“Who he is in the classroom doesn't have to be who he is on the football field, and I think that helps him balance his day.”
The key for Merideth is his desire to teach, whether on the field or in the classroom.
“A kid is having trouble with something you might feel is fairly simple, and you say, ‘OK, I've got to help this kid get to this point,'” Merideth said. “It might seem like a simple step. But you just want to help those kids take that next step in their lives. Maybe it's reading or writing, something that a lot of us take for granted. But for them, that's pretty important.
“That's the moment that you've forgotten about football or all the paperwork, and you focus on that kid, because that's something that's important for life. And those moments happen daily.”
Merideth gives credit to Breck Hall — a man he hasn't seen in more than 15 years — for helping him find his passion to teach special education.
Hall was a senior on the football team at Northeastern State when Merideth was a freshman. Merideth knew he wanted to coach, but had no idea what teaching field to pursue, until Hall recommended special education.
“I observed a classroom for a couple days and thought it was pretty neat,” he said. “The more I was around it, the more I enjoyed it. I got more satisfaction out of it than being in other classrooms.”
Merideth and Moore began co-teaching together five years ago.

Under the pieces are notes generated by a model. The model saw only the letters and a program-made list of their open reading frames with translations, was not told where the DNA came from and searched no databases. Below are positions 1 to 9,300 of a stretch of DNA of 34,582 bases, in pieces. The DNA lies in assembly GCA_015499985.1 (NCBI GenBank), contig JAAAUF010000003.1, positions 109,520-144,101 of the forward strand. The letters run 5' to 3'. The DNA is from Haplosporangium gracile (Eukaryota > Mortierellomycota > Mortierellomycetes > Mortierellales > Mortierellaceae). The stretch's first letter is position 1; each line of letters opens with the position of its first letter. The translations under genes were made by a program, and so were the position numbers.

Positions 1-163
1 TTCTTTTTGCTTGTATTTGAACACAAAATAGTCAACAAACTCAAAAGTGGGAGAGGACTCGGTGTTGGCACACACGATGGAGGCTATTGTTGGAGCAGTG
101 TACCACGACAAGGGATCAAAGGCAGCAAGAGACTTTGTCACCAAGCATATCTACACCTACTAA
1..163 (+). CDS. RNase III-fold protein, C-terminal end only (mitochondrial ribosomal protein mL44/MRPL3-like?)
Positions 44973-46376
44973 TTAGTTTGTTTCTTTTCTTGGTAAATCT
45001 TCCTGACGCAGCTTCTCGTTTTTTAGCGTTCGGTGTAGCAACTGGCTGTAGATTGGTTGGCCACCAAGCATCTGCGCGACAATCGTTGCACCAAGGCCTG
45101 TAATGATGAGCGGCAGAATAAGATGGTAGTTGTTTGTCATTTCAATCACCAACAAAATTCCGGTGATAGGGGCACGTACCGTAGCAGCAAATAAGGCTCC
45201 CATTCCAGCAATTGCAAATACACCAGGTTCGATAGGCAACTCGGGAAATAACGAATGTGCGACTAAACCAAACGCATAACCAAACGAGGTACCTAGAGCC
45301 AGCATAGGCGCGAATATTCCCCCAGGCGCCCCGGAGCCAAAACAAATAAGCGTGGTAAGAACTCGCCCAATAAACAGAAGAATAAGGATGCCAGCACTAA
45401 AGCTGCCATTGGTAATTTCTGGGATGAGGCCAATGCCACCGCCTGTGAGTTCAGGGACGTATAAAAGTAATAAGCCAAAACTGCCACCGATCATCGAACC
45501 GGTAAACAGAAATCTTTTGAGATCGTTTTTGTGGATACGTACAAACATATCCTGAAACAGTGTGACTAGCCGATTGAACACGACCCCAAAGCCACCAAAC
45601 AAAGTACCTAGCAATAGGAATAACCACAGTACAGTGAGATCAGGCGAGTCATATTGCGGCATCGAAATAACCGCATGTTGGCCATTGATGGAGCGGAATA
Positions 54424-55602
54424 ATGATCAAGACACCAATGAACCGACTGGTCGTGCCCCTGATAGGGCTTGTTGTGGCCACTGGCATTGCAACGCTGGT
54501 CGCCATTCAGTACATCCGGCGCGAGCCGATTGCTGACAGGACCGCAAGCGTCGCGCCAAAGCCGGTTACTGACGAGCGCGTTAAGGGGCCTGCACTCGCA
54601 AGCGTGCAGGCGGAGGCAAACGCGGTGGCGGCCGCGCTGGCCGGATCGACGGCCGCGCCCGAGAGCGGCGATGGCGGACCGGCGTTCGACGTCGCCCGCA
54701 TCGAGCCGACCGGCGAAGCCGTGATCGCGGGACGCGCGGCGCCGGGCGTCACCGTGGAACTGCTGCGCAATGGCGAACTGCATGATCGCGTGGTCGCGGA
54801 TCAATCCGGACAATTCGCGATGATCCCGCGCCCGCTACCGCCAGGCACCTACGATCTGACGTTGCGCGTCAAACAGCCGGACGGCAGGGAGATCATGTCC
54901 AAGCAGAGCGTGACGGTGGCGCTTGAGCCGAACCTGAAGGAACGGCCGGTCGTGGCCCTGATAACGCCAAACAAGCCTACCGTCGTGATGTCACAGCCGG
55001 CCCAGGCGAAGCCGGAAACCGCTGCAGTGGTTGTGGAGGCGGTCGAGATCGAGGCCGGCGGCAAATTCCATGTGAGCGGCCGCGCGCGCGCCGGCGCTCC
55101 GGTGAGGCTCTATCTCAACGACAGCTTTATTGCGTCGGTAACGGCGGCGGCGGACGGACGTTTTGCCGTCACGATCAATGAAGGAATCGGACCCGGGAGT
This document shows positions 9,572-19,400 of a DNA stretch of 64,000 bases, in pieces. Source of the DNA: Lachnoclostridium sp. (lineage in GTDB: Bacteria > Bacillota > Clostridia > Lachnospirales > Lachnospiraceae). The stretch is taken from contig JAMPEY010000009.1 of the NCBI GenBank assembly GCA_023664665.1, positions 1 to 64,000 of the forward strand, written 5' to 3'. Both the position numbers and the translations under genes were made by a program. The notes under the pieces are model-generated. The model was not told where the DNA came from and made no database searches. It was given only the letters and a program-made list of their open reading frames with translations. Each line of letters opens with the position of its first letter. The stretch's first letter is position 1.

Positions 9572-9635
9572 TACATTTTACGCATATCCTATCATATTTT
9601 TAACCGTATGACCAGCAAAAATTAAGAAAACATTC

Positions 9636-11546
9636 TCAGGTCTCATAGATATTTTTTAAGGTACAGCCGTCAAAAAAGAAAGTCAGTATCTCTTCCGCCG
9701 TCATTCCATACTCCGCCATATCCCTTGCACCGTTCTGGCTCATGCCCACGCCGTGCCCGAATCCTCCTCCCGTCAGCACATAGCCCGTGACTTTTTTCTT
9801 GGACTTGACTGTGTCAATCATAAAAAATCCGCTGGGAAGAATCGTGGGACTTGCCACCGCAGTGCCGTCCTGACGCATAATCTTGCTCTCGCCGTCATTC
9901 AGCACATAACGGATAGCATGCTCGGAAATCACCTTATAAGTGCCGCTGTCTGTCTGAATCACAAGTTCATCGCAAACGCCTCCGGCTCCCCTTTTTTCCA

“To be honest, I was apprehensive at first,” Moore said. “My husband used to be a coach, so I know how time-consuming that is, and I wondered, is he going to have time for everything this job involves?
“But he's very good with kids, and he just jumps right in. I think the kids realize how much he cares about them. They see him in a whole different light than the football players do.”
At the same time, Merideth has qualities that benefit him in both areas.
“He has a good balance,” Edmond Memorial principal Debbie Bendick said. “He's really sensitive and perceptive. In football, you have to read a lot of silent dialogue. You have to look and interpret. And the same is true with our special-needs kids. You have to be able to watch them and figure out their issues and how to serve them better.”
There are days when Merideth thinks it would be nice to be out of the classroom, like so many coaches are now, affording him the opportunity to focus more on football and preparing his team.
But right now, the importance he finds in the classroom is too great to give up.
“It can be busy and it can be hectic during football season,” he said. “It was difficult at first, but I've grown to love it. I wouldn't have it any other way. Each day, you get something out of it.
“It keeps me centered, keeps me focused on what's really important in life.”